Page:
Recent studies have determined that particle size, particle uniformity, and filter shape are the main parameters that impact the permeability and diffusion of solids during cold coffee extraction.
On the other hand, the long extraction period applied in cold extraction tends to increase the values of TDS, EY, and TPC, even when using the raw coffee grinding method. The water temperature can be considered the driving force for extracting chemical compounds found in coffee powder during brewing.
However, the temperature is low during the cold coffee making (lower than room temperature). Therefore, the extraction and diffusion of some compounds require more time to compensate for low temperatures. That may explain why cold brews with longer extraction times represent EY and TDS.
Configure the taste of coffee
In terms of taste characteristics, the results of experimental studies show significant differences in taste, aroma, afterthink, acidity, and richness of hot extracts with all cold extracts. However, the overall effect on the taste of cold extract coffee is not so different from the case of hot quote.
As a result, reviewers showed that although some of the flavor characteristics in cold brew coffee were “weaker” than hot drinks, the taste of the cold brew, according to the overall impact, may be at an acceptable level for coffee drinks.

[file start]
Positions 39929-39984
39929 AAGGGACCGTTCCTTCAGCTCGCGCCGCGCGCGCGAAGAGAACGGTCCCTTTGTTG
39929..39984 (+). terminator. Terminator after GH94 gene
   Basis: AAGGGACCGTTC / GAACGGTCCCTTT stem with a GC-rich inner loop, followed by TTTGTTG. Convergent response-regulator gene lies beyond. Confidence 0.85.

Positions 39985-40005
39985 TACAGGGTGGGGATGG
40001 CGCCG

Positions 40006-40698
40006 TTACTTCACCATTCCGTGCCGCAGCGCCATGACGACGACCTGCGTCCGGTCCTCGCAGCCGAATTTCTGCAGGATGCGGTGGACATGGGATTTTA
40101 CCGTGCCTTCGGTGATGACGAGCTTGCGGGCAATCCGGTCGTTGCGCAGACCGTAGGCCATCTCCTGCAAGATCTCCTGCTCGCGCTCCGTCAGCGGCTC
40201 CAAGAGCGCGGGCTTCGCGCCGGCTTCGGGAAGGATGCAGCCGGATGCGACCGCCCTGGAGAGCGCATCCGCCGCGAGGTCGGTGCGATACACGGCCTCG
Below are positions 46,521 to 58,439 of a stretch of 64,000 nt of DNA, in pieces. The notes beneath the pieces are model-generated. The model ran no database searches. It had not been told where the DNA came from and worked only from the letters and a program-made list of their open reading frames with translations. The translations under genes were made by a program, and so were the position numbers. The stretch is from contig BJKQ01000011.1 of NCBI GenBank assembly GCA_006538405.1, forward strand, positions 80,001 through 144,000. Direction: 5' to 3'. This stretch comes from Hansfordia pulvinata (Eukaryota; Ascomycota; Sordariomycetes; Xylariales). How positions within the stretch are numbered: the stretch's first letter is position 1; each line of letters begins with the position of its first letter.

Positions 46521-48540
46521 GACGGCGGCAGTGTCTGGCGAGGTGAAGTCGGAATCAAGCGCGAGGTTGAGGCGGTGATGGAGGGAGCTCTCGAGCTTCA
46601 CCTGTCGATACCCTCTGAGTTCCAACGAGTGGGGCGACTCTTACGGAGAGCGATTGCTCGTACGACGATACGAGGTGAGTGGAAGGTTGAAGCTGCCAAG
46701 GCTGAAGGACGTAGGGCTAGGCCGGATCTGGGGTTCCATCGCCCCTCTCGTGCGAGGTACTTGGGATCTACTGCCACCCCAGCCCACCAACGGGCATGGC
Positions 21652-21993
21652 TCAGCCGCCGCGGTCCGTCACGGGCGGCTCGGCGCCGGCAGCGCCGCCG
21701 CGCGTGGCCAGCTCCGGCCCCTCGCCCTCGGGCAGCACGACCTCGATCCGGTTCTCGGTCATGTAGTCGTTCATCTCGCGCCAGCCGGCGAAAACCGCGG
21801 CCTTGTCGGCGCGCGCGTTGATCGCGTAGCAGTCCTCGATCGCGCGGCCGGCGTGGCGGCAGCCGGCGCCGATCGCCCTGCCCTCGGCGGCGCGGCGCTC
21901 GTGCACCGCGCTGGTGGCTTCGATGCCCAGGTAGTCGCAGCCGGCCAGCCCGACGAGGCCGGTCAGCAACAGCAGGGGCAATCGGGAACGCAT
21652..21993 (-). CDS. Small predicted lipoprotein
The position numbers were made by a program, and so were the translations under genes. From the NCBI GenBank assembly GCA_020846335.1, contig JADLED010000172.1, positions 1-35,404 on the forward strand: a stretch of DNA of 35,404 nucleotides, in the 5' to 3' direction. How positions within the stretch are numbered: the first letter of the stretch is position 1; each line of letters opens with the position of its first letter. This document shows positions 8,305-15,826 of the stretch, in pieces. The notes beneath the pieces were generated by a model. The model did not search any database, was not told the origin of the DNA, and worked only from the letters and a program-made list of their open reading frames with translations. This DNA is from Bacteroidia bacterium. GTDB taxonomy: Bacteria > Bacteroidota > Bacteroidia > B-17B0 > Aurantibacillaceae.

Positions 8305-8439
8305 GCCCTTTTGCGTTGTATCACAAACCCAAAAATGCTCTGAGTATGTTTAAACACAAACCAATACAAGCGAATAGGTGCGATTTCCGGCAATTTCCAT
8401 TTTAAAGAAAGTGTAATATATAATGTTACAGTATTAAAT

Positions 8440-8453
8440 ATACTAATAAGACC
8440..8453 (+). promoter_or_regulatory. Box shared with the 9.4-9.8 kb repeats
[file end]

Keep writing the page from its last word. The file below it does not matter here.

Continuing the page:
More specifically, we can summarize some of the flavor characteristics of cold brew as follows:
- The flavor profile of cold coffees is a specialty of malt flavors, which are significant differences from their hot extracts. Other flavor attributes such as almonds, flowers, red fruits, and bitterness are also people rated as having high scores in cold coffee.
- In the scope of the study, cold coffee brewed for 18 hours was the most acceptable to consumers by taste profile. Coffee aged 14 hours showed lower aftertaste properties than samples using hot brewing methods.
- In general, cold coffee can exhibit a higher intensity of sugar caramel, sweetness, and bitterness, which still shows balance with a smooth body.
So, is Cold brew coffee better?
Many factors influence each preparation method, and the more we evaluate quality based on many different aspects. The general comparison of cold brew and traditional coffee will be incredibly lame.
In summary, some physical properties, such as the rate of extraction, total dissolved solids, total phenol, pH, and acidity content, can be strongly affected by particle size and extraction time. Therefore, we need to consider the distribution of particle sizes and extraction methods in their complex relationship with diffusion.
With cold coffee, the long exposure time (22 hours vs. 14h) helps increase the rate of extraction, dissolved solids, total phenol content, and acidity. All cold coffee brewing methods show less acidic and flavor characteristics than hot extracts.
Coffee exists in both scientific and artistic states. We cannot separate the molecular science of a coffee bean from the craftsmanship of a barista placed on it.
Therefore, while some individuals who love hot coffee may turn to delight in the taste of cold brew due to brewing techniques, others, after tasting cold medicine, can find the authentic taste of a specialty coffee that people fully extracted with hot water. After all, coffee has a way of persuading a “believer” in its way, and we call it “gu.”